An agreement has been reached by the Department of Justice and the state of West Virginia after a federal investigation found the state of West Virginia has been violating the Americans with Disabilities Act after institutionalizing children with mental health issues.

U.S. Attorney Mike Stuart and other federal officials, including from the Department of Justice, made that announcement during a news conference Tuesday morning.

The investigation found that West Virginia lacked sufficient in-home and community-based services for children who needed them.

An agreement commits the state to make mental health services more available to children who need them, including things like in-home therapy and therapeutic foster care.

The goal is to keep children with families and in the community where they live and involves an agreement known as a memorandum of understanding. It would be a breach of contract for the state not to proceed. That agreement could be enforced in federal court if necessary, but officials at the press conference said they do not think court action will be necessary.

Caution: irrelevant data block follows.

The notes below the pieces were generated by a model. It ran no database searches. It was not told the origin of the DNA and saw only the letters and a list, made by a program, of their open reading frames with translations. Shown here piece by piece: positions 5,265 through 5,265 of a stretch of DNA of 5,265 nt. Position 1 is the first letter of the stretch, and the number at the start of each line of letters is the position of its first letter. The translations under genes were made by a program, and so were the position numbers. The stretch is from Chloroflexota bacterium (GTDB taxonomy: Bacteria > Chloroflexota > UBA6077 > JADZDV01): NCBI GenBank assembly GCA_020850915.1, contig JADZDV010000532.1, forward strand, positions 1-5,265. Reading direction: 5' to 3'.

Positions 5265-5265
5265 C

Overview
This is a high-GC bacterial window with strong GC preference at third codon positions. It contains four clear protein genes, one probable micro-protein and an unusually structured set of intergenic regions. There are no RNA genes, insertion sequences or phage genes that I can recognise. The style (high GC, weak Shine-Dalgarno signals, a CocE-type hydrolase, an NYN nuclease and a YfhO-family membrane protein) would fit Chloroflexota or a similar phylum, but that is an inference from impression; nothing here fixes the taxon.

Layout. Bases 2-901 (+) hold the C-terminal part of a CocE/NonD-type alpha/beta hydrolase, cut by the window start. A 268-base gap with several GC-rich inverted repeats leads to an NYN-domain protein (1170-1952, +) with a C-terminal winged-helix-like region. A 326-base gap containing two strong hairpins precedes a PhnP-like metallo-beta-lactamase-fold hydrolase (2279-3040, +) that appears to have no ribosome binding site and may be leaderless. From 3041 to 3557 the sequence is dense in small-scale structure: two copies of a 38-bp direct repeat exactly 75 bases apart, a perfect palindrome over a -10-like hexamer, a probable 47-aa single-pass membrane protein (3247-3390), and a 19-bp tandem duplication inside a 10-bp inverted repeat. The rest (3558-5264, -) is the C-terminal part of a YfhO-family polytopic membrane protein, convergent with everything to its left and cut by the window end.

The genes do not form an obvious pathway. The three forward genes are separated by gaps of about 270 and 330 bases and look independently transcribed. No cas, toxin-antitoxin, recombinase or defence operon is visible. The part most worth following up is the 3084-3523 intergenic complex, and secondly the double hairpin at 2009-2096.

Federal officials say the investigation started five years ago. They say West Virginia could do better in terms of providing services to children with emotional and behavioral disorders, providing them with integrative care.

Under the Americans with Disabilities Act, there's an obligation to put children in the most integrated families, meaning within the community rather than being sent somewhere else.

Officials with the Department of Health and Human Resources said they have been working on improving the mental health system for children for the last few years, but the agreement legally binds them to keep moving in a positive direction.

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